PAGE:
Colt McCoy has all the stats that NFL owners love to see. He throws for a very high percentage (70.6% in 2009), and throws quite a few touchdowns. Questions about his footwork, the system he played in at Texas, as well as his throwing motion are big concerns.
The killer is the injury he suffered in the National Championship game from Marcel Dareus. McCoy is poised to throw at the combine, but if he can't, then NFL scouts will only be able to judge what he did at Texas and question whether or not they can improve him.
If he can throw, and he throws well, he could end up being a late first round pick. If he can't throw, I could see McCoy slipping to the bottom of the second or top of the third round, if not later.
A heck of a season Gerhart had in 2009, after rushing for 1,871 yards and 28 touchdowns. Right after his bowl game, he started moving into the first round of a lot of mock drafts.
It seems some of the talk has cooled, however, and many have him as a second-rounder, and I've seen him as low as a fifth-round pick. Personally, I have him as a third- or fourth-rounder assuming he runs a 4.58 or lower at the combine.
Rumor has it he's been working on his forty time for over a year and that he could run in the 4.4's. However, I'll believe it when I see it.
He's powerful, but he's a one dimensional north/south runner who ran behind a mauling Stanford line and behind Owen Marecic, his very underrated fullback.
I think Gerhart is talented, but not second-round talent. If he runs in the 4.4's, I'll reconsider, and maybe be a little less hard on him.
Many believed that Dwyer was a top 5 pick over a season ago. His combination of speed and power made him a hot commodity.
However, his stock seems to be slipping based on the fact that maybe his speed still isn't good enough. Many people also question his ability to catch the ball out of the backfield, and run efficiently outside the tackles.
I've seen Dwyer as early as pick No. 11, and as far down as a mid-second round draft pick. Personally, I think he's right in the middle, probably between New England's pick at 22 and San Diego's pick at 28.
I'm one of the few people that think he excelled in a triple offense that limited his abilities, but we'll see.
Terrence Cody is one of the hardest guys to place in this draft, simply because we don't know what he's fully capable of. Is he strictly a two down nose tackle with weight issues?
Or can we believe that he's been working hard after losing 60 pounds prior to 2008? Laziness is commonly associated with Cody, but perhaps we don't know the entire story.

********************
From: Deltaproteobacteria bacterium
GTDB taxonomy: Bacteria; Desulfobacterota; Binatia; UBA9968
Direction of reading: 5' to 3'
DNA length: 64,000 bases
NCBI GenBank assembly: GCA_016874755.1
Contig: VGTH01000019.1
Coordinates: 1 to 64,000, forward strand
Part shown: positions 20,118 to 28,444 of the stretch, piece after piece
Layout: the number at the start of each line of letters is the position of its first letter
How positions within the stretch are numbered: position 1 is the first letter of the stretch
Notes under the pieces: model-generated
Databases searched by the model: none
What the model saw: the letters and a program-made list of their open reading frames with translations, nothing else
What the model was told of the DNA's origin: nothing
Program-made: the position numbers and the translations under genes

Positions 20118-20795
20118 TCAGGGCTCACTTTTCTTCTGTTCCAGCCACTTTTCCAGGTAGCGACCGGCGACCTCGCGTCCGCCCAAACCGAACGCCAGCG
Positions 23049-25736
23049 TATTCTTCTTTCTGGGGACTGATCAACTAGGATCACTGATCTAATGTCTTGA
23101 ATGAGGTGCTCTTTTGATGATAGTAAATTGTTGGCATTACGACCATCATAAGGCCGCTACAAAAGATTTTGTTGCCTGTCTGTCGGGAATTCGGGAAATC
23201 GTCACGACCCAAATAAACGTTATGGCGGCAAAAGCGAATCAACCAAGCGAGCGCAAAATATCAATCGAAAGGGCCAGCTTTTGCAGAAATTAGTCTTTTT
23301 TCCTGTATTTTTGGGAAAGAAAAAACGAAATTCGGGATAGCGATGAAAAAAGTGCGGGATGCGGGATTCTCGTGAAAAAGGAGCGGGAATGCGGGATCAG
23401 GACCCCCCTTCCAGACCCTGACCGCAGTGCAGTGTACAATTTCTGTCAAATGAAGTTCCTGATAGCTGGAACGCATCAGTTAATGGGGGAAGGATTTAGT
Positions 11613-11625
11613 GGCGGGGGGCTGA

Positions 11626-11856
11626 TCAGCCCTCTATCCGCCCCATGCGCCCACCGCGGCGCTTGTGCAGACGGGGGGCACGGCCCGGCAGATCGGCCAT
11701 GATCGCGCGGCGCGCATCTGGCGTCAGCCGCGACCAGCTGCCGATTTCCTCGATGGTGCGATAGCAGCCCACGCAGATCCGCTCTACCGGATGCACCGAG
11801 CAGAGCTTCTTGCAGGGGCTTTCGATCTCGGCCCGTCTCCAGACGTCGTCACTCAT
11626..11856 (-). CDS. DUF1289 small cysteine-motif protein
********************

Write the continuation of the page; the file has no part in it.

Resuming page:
Nick Saban wouldn't let him play third downs because of his weight issue, so one would question his drive.
One thing we don't have to question is his size and strength. He clearly demands double teams, and can be dominant and very hard to block.
But where is his value necessarily? I've seen him as high as No. 12 overall and as low as the top of the third round.
I've got him around pick No. 42 or so, with potential to move up if he can have some good interviews and have a good combine.
Bulaga is one of the bigger question marks, and it's not because of his talent. It's because of the depth of offensive tackles, and because of his arm length.
The combine is going to answer a big question in his arm length. Many have reported that his arms may only be around 33-33.5 inches long, which is just an average at best size.
Anybody that knows offensive tackles knows that arm length is an integral part of success. While it's not that you cannot be successful, but it's definitely not ideal.
I've seen Bulaga as high as pick No. 6 overall and as low as the middle of the second round. That's a big jump.
Right now, I think that with his talent, drive, and hard work ethic, he's a mid-first round player, probably around pick 14 or 15.
The hardest player to place in Mock Drafts is easily Tim Tebow. His throwing motion, and footwork is a huge question mark, but his intangibles most certainly are not.
You can't help but wonder what NFL team owner doesn't want this guy strictly for ticket sales and leadership ability, but how high is too high to draft for such a big risk?
He's a guy that may not even play quarterback in the NFL, and could be suited for a halfback or even tight end.
I've seen people who still believe Jacksonville will take him in the first, and personally, I have him as a second, strictly because a team will reach for him. As a quarterback, his talent level is a fourth- or fifth rounder.
As a football player, his talent is a second-rounder. It's too hard to say where this guy is going to go, and he's by far the hardest player to place in mock drafts for 2010.